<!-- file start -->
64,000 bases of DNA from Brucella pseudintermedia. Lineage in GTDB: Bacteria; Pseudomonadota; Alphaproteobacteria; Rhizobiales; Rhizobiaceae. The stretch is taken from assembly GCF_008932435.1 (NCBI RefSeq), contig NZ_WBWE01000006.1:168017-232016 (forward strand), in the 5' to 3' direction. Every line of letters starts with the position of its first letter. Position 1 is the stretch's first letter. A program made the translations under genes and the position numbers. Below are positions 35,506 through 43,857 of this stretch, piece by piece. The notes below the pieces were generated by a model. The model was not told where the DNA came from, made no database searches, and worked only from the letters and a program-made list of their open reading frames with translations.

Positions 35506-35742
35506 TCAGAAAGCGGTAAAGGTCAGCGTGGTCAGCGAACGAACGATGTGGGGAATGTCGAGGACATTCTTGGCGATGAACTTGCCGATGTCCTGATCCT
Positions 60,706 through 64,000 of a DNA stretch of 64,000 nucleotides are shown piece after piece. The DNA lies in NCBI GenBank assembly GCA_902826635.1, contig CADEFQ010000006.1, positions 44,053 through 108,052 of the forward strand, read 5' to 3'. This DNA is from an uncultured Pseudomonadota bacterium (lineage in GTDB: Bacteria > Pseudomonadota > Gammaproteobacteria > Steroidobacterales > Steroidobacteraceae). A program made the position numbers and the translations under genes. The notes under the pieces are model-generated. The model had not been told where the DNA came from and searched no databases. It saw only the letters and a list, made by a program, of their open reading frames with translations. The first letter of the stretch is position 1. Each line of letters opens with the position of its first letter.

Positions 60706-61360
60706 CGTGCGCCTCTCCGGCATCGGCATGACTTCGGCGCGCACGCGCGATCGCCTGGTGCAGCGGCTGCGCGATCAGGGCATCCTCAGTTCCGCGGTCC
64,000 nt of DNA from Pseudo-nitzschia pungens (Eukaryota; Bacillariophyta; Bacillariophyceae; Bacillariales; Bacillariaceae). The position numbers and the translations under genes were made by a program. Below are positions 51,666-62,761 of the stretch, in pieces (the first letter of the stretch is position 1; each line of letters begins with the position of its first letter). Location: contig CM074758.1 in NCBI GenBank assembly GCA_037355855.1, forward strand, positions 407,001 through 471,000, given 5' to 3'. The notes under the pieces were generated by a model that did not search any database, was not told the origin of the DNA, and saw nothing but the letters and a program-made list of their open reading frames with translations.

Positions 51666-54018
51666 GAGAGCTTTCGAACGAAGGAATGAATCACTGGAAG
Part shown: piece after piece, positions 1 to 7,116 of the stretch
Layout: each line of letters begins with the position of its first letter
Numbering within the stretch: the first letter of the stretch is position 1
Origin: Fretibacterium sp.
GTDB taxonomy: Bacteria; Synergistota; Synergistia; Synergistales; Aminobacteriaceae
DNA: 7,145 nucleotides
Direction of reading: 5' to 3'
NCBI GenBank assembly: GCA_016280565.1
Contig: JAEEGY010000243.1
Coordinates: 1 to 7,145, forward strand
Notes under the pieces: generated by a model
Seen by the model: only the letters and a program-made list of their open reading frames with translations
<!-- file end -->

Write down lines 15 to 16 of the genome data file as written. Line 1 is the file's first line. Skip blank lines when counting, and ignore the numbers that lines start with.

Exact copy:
DNA: 7,145 nucleotides
Direction of reading: 5' to 3'